You know full well though that none of this really matters. The Guardian's comment pages have only become more bulging with Tories of late because they think that they need to be slightly less dogmatic than in the past in order to dispense with the fusty old image of themselves not caring in the slightest about things like social mobility. It's also designed to annoy their own grassroots, exactly as New Labour and Tony Blair so often did. He seemed happiest not when he was fighting the opposite party, but instead his own backbenchers, because it so delighted the right-wing press. Here was someone who was doing their job for them, even if the policies were perhaps a bit to the left of what they would like. The difference here is that the promises are so vague as to be meaningless. No one for a moment believes that if Osborne becomes the next chancellor he'll be making many more speeches to the Demos thinktank; no, this is just another step in the public relations battle, the phony war between Labour and the Conservatives over who can occupy the tiniest piece of ground you've ever seen, situated somewhere to the right of centre on the political compass. Russia and Georgia has nothing on this.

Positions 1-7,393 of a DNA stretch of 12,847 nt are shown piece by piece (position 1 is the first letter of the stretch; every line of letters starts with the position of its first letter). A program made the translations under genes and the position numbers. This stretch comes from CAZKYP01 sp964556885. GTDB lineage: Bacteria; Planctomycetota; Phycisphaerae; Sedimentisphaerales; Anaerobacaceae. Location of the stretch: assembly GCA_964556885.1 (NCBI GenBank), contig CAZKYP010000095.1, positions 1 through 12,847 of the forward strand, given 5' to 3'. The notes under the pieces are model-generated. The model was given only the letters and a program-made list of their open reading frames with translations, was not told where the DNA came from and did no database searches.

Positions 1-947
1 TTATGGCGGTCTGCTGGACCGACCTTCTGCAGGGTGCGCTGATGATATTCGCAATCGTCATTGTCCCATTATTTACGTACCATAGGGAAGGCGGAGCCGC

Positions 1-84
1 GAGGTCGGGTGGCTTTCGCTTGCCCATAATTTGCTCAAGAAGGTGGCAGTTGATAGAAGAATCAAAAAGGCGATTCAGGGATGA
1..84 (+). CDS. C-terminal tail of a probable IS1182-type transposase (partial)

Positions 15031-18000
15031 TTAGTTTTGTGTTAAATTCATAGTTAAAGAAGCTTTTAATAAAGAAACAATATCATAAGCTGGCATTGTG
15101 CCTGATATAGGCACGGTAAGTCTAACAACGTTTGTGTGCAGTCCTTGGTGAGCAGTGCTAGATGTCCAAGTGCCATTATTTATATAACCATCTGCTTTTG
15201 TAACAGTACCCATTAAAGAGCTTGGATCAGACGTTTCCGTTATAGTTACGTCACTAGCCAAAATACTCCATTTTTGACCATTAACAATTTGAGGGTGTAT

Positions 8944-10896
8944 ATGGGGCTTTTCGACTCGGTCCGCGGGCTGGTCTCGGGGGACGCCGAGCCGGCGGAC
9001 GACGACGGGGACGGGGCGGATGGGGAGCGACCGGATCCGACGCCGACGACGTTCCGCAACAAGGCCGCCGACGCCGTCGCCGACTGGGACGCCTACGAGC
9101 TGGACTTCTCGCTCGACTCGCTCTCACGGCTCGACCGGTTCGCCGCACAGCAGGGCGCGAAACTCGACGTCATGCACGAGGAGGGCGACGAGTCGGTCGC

Once again, the political choice we are left with, at the exact same time when the politicians themselves so emphasise choice in every sector but their own, is little to non-existent. Would you like James Purnell for your welfare policy Sir, with his slightly less sinister grin and tight fist, or would you prefer Chris Grayling, with his forced smile and glint in his eye? The British political scene really is an unpleasant, claustrophobic place to be in when the most attractive party looks, from here at least, to be the Liberal Democrats. And even their leader and their policies look to be degrading into the same mulch. Soylent Green for you Sir? Honestly, it's delicious.